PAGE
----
Writer: Ta-Nehisi Coates / Artist: Chris Sprouse / Marvel Comics

Ta-Nehisi Coates is working wonders with his run on Black Panther. This is the type of well layered, nuanced storytelling fans of the character have always deserved. Coates’ book doesn’t just bring dimensions to the character, but his entire world. It’s as if he’s taken Wakanda and all of its politics from standard definition to 4K graphics.

Issue #16 continues the “Avengers of the New World” storyline with T’Challa putting out political fires tied to the rise of new, mysterious gods and old villains. The overall advancement of the storyline was well executed. The action combined with T’Challa’s detective work was satisfying enough. However, the real spotlight was on Coates bringing new dimensions to characters we never really knew had any to explore. I mean….who would have ever dreamed that we’d give a damn about Thunderball? And my gawd, who expected the Fenris twins to be so insanely racist?

Anyway, the great thing is that this issue reflects what makes T’Challa such a wonderful hero to people of color and it’s about more than just before formidable in a fight or being smart. After all, there are probably few people that could realize the potential of intelligence plus character better than the guy who wrote Between the World and Me. Chris Sprouse is pretty much the perfect visual successor to Brian Stelfreeze. His vivid color palette mixed with his expressive faces and excellent use of effects to highlight Panther tech makes for a visually dazzling read.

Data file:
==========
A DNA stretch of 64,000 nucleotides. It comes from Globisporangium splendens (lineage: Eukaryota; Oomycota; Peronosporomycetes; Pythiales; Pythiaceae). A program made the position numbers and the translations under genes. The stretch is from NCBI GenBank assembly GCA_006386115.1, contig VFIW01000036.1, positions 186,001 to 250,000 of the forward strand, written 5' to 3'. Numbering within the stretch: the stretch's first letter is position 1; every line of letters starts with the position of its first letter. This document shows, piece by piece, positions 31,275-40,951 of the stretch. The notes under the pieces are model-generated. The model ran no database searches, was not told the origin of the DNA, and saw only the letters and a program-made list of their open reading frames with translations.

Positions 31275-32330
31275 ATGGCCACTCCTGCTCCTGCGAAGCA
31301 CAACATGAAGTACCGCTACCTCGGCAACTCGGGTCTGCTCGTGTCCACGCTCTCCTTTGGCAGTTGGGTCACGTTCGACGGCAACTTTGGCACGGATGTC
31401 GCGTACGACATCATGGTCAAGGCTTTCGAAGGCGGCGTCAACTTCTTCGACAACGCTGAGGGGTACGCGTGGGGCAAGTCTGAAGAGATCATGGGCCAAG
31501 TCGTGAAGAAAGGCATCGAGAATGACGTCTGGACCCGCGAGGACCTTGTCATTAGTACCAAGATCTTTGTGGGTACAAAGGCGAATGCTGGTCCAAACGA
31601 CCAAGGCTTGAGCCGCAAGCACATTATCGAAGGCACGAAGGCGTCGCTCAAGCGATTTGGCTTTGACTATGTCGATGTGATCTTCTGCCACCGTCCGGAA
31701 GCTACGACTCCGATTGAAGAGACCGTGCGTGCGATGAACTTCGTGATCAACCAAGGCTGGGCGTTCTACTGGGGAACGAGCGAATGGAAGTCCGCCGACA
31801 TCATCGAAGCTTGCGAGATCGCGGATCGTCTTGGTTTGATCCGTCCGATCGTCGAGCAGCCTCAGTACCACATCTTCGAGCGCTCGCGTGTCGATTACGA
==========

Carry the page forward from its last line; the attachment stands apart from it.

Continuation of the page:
Bottom Line: Coates is definitely on the right path laying out a richer mythology for a character that’s finally seeing some much deserved marquee treatment, but even more than that, his tenure is doing right by so many underused, underappreciated characters of color. Black Panther has always been the hero we deserve, but lately, so is Coates.

9.5 Michael B. Jordan “Yeah, I Did It” Faces out of 10

Reading Black Panther? Find BNP’s other reviews of the series here.

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  • Evil Ninja (@EvilNinjaX24)

    Thunderball? Nah, that was Dr. Eliot Franklin, and it was nice to meet him. It’s crazy how a few pages of perfect characterization can completely change how one sees someone. He’s been a villain since I’ve read comics (off and on since the mid-80s), and this was truly the first time I’ve seen him portrayed as more than just someone for the protagonist to pummel. “No. That is neither my mans nor them.” Man…

  • Darrin Shahid

    Best issue so far from Coates. He dumbed it down just enough. This issue is a classic. Looking forward to next issue and what he does with Storm.

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